Re:Verizon only (4, Informative)

pscottdv (676889) | more than 2 years ago | (#40835311)

T-Mobile lets me tether for no additional cost. In fact, tethering came preinstalled on my phone.

Re:Verizon only (2)

grahamsz (150076) | more than 2 years ago | (#40835755)

They've taken that away. Works on my G2, it worked on my girlfriend's old phone but when she upgraded to a Galaxy S, tmobile started charging her to tether.

It's a shame, makes me rethink staying with them

Re:Verizon only (1)

the_humeister (922869) | more than 2 years ago | (#40835917)

Root, install Cyanogenmod, done.

Re:Verizon only (0)

Anonymous Coward | more than 2 years ago | (#40835937)

You can make a few changes to the http-agent of the browser you are using on tethered devices. Once you've done that, T-Mobile will never know you are tethering.

Re:Verizon only (5, Interesting)

MorrisonHiker (2697601) | more than 2 years ago | (#40835987)

Yep. My friend has the original Google Nexus One phone. For years, he had no problem tethering devices. Then one day, he started getting messages in the web browser telling him that he had to subscribe to a tethering plan for $15 or so a month. I showed him how to change a setting on his browser for the http user agent and he hasn't seen the tethering warning since.

tmobile (0)

Anonymous Coward | more than 2 years ago | (#40835387)

long story short...t-mobile tethering is free.
I don't abuse it and only use it during emergencies (type long emails in laptop/ VPN), which has always come through for me when traveling out of state.

Re:tmobile (1)

geekmux (1040042) | more than 2 years ago | (#40835731)

long story short...t-mobile tethering is free. I don't abuse it and only use it during emergencies (type long emails in laptop/ VPN), which has always come through for me when traveling out of state.

long story short...shortsightedness is still...short.

Nothing is free. Your bill is merely printed differently to not itemize certain features.

All of this is bullshit is nothing more than window dressing, and will be proven once Verizon loses, and does nothing more than adjust their package rates from obscene to ludicrous...oh, and print their bills like yours.

Re:tmobile (1)

icebraining (1313345) | more than 2 years ago | (#40836155)

If Verizon could just increase the rates without losing customers, why exactly haven't they done so already? They hate free money?

So if I read the article correctly (4, Insightful)

Anonymous Coward | more than 2 years ago | (#40835131)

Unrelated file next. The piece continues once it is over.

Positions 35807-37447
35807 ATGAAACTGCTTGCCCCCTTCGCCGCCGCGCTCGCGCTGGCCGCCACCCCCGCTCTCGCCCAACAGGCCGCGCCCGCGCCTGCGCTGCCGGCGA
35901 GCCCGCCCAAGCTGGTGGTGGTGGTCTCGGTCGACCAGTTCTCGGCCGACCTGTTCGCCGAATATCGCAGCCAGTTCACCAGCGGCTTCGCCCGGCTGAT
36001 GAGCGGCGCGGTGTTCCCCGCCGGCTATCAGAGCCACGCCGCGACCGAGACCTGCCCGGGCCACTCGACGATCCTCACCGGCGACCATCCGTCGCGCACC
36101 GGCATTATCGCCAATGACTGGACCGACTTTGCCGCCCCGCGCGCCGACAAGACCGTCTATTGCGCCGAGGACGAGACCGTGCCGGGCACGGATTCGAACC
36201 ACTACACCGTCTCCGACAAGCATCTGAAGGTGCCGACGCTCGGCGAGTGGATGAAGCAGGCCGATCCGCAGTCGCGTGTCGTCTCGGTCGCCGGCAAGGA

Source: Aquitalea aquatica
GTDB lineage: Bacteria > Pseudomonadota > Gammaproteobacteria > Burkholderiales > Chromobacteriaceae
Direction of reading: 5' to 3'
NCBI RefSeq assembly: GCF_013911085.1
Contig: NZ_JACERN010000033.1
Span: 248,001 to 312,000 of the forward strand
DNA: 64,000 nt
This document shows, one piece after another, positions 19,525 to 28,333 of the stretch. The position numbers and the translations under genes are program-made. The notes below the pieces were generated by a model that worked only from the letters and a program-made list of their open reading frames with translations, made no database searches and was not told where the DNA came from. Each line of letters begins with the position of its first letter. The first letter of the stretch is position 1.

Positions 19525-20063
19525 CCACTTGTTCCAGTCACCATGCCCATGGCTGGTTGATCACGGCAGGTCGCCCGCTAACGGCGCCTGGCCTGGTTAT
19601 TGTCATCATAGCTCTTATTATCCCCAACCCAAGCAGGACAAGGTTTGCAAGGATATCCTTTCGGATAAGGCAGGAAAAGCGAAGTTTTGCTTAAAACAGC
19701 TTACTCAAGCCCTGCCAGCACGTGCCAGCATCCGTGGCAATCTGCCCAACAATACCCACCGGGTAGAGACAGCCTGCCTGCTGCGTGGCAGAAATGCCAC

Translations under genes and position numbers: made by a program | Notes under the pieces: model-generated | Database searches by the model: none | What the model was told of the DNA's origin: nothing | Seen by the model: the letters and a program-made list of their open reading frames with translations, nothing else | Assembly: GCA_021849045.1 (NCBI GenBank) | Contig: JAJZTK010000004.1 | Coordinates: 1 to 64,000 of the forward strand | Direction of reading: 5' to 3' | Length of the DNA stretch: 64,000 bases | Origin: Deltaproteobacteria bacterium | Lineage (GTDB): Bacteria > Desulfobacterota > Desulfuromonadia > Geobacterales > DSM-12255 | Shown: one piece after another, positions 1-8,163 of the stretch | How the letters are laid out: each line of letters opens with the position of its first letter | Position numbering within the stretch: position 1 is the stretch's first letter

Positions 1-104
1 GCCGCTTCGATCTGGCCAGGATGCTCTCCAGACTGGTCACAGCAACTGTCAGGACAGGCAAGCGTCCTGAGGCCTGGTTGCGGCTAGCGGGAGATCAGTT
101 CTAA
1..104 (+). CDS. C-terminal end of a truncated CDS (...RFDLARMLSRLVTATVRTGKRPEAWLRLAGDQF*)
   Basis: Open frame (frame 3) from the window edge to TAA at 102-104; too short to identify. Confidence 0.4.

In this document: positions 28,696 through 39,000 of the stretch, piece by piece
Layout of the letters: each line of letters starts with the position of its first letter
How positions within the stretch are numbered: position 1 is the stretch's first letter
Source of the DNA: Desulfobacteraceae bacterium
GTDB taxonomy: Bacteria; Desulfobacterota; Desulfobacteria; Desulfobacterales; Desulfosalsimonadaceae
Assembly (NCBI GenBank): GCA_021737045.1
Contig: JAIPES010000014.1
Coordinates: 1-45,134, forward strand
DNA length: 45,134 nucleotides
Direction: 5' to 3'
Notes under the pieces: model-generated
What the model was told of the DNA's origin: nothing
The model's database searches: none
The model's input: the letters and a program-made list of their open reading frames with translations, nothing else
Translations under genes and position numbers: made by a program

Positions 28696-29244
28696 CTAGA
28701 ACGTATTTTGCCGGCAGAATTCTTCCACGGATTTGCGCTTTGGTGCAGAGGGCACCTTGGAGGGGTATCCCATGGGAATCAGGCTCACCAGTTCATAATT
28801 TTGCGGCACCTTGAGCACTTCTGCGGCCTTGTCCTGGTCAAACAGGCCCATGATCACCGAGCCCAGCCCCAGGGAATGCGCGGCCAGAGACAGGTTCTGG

So if I read the article correctly, since they're no longer able to charge $20/mo for tethering, we should all brace for industry-wide data plan price increases of... about $20.

Re:So if I read the article correctly (1)

Atzanteol (99067) | more than 2 years ago | (#40835641)

That's what I'm reading too...

Re:So if I read the article correctly (4, Insightful)

hawguy (1600213) | more than 2 years ago | (#40835765)

So if I read the article correctly, since they're no longer able to charge $20/mo for tethering, we should all brace for industry-wide data plan price increases of... about $20.

If they thought they could have already raised prices $20 without resulting in a backlash leading to loss of revenue or other undesirable outcome (i.e. price regulation), they would have already done so.

But in any case, if they want to make the same revenue the price increase would be lower than $20. If 1 out of 10 customers bought the tethering plan, then they'd only need to raise prices $2 for everyone to make the same amount of revenue.

Free tethering then? Maybe.. (0)

Anonymous Coward | more than 2 years ago | (#40835157)

Heh of course denying them the ability to charge for it is not the same them as forcing them to make it available. We can't charge for it? Fine then tethering is not allowed.

Re:Free tethering then? Maybe.. (0)

Anonymous Coward | more than 2 years ago | (#40835319)

Perhaps you should read the article summary, especially this part:

[Licensee] shall not deny, limit, or restrict the ability of their customers to use the devices and applications of their choice on the licensee's C Block network, subject to narrow exceptions

Verizon might have had a leg to stand on if they never allowed tethering to begin with, but now the cat is out of the bag they can't deny it.

Re:Free tethering then? Maybe.. (3, Insightful)

pscottdv (676889) | more than 2 years ago | (#40835323)

"shall not deny, limit, or restrict the ability of their customers to use the devices and applications of their choice on the licensee's C Block network, subject to narrow exceptions"

Ah-HA (5, Interesting)

DWMorse (1816016) | more than 2 years ago | (#40835161)